Dalai Lama met with protest over religious persecution

The Dalai Lama, who has been considered a voice of peace and understanding for many of us in the Western world, has been doing a series of public talks in California on topics such as compassion, non-violence, and business ethics

By Sharon Schloss

INGLEWOOD, CA (INTELLIHUB) — The 14th Dalia Lama, although retired since 2011, is still active and influential in Tibetan politics.  He was the head of state for the Central Tibetan Administration, the Tibetan government in exile.  The people of Tibet, having lost their homes and freedom after the Chinese takeover, are in a very vulnerable state and rely heavily on the words of the Dalai Lama.

What many don’t know about the Dalai Lama is that how he presents himself is quite different from how he rules over his people.  He has been creating a division between different sects of Buddhism to the point of causing religious apartheid in the Tibetan community.  The Sakya and Gelug traditions of Buddhism worship the deity Dorje Shugden, who is considered to be a Dharma Protector.  The Dalai Lama has ostracized Dorje Shugden practitioners, taking away their basic rights, removing them from their homes, and denying them access to hospital care.  Monks and nuns have been forced from monasteries and nunneries, and in one month alone, in February of 2008, 900 Shugden monks were expelled from the Tibetan community.  Without the help of their friends and family, they were left destitute, and as refugees once again.

Today’s talk took place at the Forum in Inglewood, CA, just south of Los Angeles.  A group of protesters have been following the Dalai Lama during all of his California talks, and today there were around 80-100 people present holding signs demanding religious freedom for Tibetans and chanting in unison, “Dalai Lama, stop lying,” and “Dalai Lama, give religious freedom.”  These protests were organized by the International Shudgen Community, whose demands are quite simple: 1) allow anyone who wants to worship Dorje Shugden the right to do so, 2) completely stop discrimination against Shugden practitioners, 3) allow monks and nuns to return to their monasteries and nunneries and receive the same rights as non-Shugden practitioners, and 4) write to Tibetan communities worldwide to tell them to apply these points.

Len Foley, the organizer of these protests, has been working tirelessly to try to have the ban on Shugden worship lifted.  Not only does it cause great suffering and injustice in Tibet, but Buddhists worldwide are feeling the pressure to stop this essential part of their religious practice or face being ostracized in their communities.  The Dalai Lama has ignored all communication from the International Shugden Community and has not given any valid reasons for banning this practice.  His stated reasons are that the practice harms and shortens his life, harms the Tibetan people, and harms Tibetan independence, none of which can be proven to be true.  As Foley pointed out, “the man is 78 years old.  He has more energy than I do in my mid-40s and he looks like he’s in excellent health.  If this has in any way affected his health in a negative way we would have seen signs for it long ago and there are millions of people who engage in this practice, and unfortunately it is being banned unjustly.”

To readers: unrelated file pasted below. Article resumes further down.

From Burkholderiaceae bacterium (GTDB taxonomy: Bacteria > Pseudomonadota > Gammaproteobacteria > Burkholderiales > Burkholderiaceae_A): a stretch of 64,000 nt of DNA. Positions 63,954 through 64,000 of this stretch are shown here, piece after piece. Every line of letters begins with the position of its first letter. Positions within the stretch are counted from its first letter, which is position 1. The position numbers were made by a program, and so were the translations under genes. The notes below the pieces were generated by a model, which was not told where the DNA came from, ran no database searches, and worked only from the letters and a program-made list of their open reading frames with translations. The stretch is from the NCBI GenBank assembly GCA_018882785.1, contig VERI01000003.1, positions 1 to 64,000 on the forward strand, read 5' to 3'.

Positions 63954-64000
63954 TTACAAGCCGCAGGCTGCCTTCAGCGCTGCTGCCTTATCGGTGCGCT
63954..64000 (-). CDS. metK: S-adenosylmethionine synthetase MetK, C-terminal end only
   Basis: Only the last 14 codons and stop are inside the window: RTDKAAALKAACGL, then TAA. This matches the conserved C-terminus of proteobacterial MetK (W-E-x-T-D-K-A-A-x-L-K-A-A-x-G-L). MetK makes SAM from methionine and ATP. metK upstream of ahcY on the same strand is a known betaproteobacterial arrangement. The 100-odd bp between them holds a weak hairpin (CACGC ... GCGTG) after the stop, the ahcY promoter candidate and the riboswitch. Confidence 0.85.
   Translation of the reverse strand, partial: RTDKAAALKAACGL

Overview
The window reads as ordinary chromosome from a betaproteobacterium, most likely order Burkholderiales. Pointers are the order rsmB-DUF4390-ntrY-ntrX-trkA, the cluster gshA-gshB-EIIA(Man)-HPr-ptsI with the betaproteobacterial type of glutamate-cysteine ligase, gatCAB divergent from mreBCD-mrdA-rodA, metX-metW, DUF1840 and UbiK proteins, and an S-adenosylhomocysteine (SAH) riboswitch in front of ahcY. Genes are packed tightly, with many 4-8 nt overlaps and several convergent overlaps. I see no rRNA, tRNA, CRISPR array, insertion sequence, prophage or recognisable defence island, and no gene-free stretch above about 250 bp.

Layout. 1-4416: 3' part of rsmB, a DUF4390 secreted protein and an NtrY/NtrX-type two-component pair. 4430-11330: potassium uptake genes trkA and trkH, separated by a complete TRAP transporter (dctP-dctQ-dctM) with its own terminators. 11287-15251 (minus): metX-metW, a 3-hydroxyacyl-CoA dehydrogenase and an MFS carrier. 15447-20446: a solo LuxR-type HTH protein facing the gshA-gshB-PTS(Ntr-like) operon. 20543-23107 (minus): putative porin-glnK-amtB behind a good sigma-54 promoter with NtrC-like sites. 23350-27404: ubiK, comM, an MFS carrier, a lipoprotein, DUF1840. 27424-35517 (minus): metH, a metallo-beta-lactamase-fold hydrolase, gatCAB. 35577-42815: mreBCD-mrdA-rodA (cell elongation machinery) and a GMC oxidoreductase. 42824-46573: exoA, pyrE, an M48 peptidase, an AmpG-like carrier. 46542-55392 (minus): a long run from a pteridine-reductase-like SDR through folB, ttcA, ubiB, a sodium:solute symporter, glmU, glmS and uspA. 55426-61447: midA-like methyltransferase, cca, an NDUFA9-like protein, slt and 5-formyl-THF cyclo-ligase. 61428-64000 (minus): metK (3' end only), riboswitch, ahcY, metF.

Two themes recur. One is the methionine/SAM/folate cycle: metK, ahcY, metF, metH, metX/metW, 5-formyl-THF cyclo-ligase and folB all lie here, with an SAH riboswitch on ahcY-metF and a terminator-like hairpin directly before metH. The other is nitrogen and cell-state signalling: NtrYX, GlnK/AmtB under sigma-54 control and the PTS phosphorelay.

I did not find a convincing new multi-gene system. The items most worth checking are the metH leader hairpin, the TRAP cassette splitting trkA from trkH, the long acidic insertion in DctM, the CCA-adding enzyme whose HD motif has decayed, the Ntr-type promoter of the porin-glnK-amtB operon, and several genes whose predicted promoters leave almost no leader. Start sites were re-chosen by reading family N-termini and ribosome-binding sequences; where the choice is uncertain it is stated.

According to Kelsang Rigpa, the resident teacher of the Kadampa Meditation Center in Los Angeles, people have been praying to this deity for 400 years and the Dalai Lama himself prayed to Dorje Shugden for 40 years before banning the practice.  Tibetans are required to sign an oath to stop this practice in order to obtain a government issued card that allows them rights to hospitals, to get a job, or travel.  This highlights the problem of a government that is tied to a religion, unlike the U.S., which has a separation of church and state.  Kelsang Rigpa also sees this ban as being politically motivated and really having nothing to do with religion at all, but ultimately, the Dalai Lama would have to answer this question, as we can only speculate on his reasons for creating this division and injustice.

The mainstream press, surprisingly, was present to document the protest.  The Dalai Lama has been living an opulent life and making a lot of money on Buddhist teachings while his people live in great poverty.  He is also a member of the Council on Foreign Relations, a globalist organization set on world domination through the elimination of national sovereignty of nations.  Now he is beginning to be exposed as the dictator that he actually is.  This is very new information for Westerners, who know little of the politics of the Tibetan people.  These protests will continue to follow the Dalai Lama to Washington D.C., where a large turnout is expected.  The goal of these demonstrations is very simple, to restore freedom of religion to the people of Tibet and allow equal rights for all Tibetan Buddhists.  All he would have to do is say he is lifting the ban, according to Foley, and then religious freedom would be restored.

(Photo: Intellihub News/Sharon Schloss)

*****